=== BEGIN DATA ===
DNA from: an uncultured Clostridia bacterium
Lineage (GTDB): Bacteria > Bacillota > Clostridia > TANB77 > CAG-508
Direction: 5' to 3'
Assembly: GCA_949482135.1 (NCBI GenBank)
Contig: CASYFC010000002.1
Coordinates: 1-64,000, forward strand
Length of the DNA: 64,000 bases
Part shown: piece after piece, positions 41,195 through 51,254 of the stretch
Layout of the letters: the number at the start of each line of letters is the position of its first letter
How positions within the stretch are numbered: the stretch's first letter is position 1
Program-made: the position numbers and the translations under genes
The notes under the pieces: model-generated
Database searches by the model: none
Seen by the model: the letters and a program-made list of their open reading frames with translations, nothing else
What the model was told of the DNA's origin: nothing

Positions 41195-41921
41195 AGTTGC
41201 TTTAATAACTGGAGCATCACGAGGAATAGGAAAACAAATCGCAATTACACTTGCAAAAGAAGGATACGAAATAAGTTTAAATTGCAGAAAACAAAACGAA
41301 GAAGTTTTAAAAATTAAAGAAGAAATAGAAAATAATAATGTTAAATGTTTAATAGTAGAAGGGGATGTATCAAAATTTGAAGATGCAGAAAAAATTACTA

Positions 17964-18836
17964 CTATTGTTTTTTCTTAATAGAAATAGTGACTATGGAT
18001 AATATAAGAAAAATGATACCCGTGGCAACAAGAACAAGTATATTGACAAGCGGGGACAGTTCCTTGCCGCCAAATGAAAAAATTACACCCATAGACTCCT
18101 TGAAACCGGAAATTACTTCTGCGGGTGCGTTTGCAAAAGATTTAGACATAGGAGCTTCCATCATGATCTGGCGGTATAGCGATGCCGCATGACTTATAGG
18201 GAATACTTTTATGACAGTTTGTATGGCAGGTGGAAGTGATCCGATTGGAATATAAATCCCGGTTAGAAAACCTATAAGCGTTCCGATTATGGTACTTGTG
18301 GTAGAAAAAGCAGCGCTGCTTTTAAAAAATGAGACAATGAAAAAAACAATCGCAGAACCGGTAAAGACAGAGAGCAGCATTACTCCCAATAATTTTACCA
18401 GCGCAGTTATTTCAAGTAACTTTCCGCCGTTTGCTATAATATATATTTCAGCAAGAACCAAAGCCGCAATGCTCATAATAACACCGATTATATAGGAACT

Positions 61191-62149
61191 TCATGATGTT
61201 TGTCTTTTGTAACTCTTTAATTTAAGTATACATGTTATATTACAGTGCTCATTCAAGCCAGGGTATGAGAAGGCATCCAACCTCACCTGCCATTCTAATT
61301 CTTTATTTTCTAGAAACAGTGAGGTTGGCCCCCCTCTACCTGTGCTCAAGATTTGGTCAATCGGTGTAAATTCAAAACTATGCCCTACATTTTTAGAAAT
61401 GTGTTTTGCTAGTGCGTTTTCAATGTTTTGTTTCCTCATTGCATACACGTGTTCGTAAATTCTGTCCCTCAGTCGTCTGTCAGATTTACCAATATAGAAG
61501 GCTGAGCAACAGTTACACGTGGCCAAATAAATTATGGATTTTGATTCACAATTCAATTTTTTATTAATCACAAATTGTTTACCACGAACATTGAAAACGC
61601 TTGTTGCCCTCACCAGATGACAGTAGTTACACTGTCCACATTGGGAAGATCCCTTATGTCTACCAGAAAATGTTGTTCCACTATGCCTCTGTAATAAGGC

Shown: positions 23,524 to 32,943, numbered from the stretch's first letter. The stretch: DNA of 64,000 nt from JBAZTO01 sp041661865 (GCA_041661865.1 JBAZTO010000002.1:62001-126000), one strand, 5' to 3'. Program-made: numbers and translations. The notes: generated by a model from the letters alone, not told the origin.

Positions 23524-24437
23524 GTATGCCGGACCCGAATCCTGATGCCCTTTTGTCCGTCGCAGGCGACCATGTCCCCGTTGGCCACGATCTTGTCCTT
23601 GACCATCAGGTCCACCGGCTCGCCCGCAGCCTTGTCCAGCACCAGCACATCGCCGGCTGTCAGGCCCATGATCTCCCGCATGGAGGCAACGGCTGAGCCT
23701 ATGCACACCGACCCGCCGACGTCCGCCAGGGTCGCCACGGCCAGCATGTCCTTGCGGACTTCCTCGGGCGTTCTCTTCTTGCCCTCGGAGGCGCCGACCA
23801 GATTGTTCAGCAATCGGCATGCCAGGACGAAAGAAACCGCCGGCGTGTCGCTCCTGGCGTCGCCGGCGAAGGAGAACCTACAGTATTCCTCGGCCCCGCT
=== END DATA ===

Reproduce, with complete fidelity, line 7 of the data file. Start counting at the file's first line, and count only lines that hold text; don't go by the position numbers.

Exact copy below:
Length of the DNA: 64,000 bases